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New Type of Neural Network Reveals How Language Influences Thought

A 3D model of a human brain cut in half.
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The influence of language on human thinking could be stronger than previously assumed. This is the result of a new study by Professor Friedemann Pulvermüller and his team from the Brain Language Laboratory at Freie Universität Berlin. In this study, the researchers examined the modeling of human concept formation and the impact of language mechanisms on the emergence of concepts. The results were recently published in the journal Progress in Neurobiology under the title “Neurobiological Mechanisms for Language, Symbols, and Concepts: Clues from Brain-Constrained Deep Neural Networks”.

Technology Networks’ Junior Science Editor Rhianna-lily Smith was joined by Fynn Dobler in an exclusive interview to discuss their latest study on the development of their novel neural network.

Children can learn one or more languages with little effort. However, the cognitive activity involved should not be underestimated. Not only do language learners have to learn how to pronounce words, they must also learn how to interlink word forms with content – with concepts such as “coffee,” “drinking,” or “beauty.” But what are the actual mechanisms at work in the network of billions of nerve cells within our brains? And might the learning of some concepts strictly require the presence of language?

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One method to seek answers to these questions uses computer models that simulate nerve cell activity. However, classic artificial neural networks are not sufficient because the structure and function of these networks are often dissimilar to the anatomy and physiology of real brains. Therefore, Pulvermüller and his research team are developing a new type of neural network that more closely approximates real brain networks. These networks are not only subdivided into areas that resemble those of the brain, they also mimic the human cerebral cortex in terms of how these areas are connected. The areas consist of groups of artificial “neurons” that communicate with each other via local connections. When activated together, these individual “neurons” can strengthen their connections; however, their connections are weakened when activated independently. This learning principle, known as Hebbian learning, has been well studied in biological systems. Using these brain-like or “brain-constrained” networks, researchers can test neurobiological theories of language and cognition and explain cognitive phenomena.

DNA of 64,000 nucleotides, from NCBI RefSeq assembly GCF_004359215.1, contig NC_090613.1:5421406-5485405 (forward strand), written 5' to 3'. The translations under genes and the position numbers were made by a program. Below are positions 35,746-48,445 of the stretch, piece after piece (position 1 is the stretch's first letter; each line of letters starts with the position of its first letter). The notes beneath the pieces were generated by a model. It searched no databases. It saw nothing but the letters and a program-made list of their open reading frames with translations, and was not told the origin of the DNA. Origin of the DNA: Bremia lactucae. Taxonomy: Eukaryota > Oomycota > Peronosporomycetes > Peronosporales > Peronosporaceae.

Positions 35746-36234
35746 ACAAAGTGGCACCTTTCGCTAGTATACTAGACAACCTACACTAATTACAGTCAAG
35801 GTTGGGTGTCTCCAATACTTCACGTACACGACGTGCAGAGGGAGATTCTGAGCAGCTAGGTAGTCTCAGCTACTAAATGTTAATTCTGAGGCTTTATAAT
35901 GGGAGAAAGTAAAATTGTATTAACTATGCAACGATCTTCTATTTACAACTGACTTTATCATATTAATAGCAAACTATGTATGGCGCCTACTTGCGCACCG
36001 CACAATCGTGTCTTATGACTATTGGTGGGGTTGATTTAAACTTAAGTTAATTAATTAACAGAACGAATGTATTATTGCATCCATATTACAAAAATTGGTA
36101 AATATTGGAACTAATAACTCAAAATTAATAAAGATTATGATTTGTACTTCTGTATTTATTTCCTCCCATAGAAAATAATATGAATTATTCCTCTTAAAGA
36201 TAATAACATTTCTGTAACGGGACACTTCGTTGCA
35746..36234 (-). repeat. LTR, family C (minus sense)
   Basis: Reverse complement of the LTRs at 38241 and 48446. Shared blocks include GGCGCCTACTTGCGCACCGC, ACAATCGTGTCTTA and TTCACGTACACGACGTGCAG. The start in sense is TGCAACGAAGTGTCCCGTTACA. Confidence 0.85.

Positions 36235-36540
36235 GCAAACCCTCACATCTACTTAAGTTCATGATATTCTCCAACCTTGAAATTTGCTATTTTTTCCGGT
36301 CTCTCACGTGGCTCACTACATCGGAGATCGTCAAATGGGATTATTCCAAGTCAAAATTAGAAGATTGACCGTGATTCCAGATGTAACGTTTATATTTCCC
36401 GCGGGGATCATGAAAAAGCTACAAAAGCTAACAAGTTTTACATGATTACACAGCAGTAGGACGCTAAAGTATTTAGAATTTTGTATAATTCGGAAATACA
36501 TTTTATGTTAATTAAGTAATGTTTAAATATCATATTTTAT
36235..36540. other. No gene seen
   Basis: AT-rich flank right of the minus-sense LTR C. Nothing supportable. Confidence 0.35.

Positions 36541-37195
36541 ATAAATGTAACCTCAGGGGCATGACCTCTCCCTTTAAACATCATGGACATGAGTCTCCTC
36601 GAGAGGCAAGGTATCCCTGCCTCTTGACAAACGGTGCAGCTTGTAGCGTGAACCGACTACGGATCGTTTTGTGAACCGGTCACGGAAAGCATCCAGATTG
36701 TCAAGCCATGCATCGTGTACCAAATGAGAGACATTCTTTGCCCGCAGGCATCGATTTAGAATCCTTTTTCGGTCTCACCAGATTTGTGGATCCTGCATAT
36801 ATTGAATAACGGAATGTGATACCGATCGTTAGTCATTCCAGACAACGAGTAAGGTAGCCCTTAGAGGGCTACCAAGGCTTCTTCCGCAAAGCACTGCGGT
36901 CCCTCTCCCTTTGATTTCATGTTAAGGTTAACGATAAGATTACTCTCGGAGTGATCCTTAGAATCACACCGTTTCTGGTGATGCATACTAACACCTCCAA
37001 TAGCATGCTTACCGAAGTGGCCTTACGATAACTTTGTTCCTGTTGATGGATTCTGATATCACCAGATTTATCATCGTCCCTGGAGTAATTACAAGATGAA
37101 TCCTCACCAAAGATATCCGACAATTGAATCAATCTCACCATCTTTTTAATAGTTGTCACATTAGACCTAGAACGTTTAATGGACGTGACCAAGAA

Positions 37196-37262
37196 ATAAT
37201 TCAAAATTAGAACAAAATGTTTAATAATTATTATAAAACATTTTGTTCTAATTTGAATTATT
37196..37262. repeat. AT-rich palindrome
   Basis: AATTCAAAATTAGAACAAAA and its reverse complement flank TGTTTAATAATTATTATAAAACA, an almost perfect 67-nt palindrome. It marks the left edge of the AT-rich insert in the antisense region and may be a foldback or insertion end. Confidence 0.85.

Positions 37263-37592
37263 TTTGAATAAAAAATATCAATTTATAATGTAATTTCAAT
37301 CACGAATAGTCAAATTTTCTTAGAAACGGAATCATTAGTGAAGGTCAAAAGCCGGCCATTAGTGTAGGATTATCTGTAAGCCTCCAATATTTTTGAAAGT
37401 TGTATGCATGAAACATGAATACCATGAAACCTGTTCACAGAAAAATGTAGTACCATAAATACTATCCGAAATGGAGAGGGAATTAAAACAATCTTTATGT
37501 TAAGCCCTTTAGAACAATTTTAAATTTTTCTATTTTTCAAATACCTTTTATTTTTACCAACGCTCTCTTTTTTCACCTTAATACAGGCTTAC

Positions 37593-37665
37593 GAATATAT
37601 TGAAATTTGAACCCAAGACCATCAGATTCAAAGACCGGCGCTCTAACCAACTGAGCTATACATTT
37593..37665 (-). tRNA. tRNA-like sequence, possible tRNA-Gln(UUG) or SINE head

For example, these networks can be used to simulate how objects are perceived and the subsequent learning processes; while in more advanced studies, they can provide information on the formation of conceptual representations and the influence of language on them. Similar to humans, the networks can quickly learn how words correspond to specific objects or actions.

Of particular interest to the researchers is the discovery that highly interconnected nerve cell populations emerge within the brain-like networks. These populations function as the biological basis of concepts and are active not only for specific objects but also for entire classes of similar objects and entities, such as “robots,” “cats,” or “sunrises.” The networks activate the relevant conceptual “nerve cell circuitry” even when confronted with new, previously unobserved objects. Concept formation was even more efficient and faster when linguistic expressions were learned together with objects or actions. “These results indicate that language at the biological level can support and accelerate concept formation,” says Pulvermüller.

The influence of language on the formation of abstract concepts such as “beauty” or “peace” is particularly pronounced. Whereas a concrete concept such as that of a cat has very similar real-world correlates (i.e., different cats varying in size, color, fur texture, etc.), those of abstract concepts are extremely variable. An eye, a sculpture, and a sunset may all be perceived as “beautiful” although they do not have any common visual characteristics or features. In the network simulations it turned out that the network can only build a neuronal representation of an abstract concept if it experiences the same linguistic label with the variable instances of the abstract concept.

These new research findings suggest that the influence of language on our thinking is much stronger and more significant than previously thought. Although several linguists since Wilhelm von Humboldt have pointed out that thought and language are interrelated, the idea that language significantly influences our thinking has been rather unpopular or at least highly controversial among researchers. The new results with brain-constrained networks now demonstrate that language has a strong influence on concept formation in simulation experiments. They also suggest the existence of a neurobiological mechanism for the causal influence of language on thought.

Reference: Pulvermüller F. Neurobiological mechanisms for language, symbols and concepts: Clues from brain-constrained deep neural networks. Progress in Neurobiology. 2023;230:102511. doi: 10.1016/j.pneurobio.2023.102511

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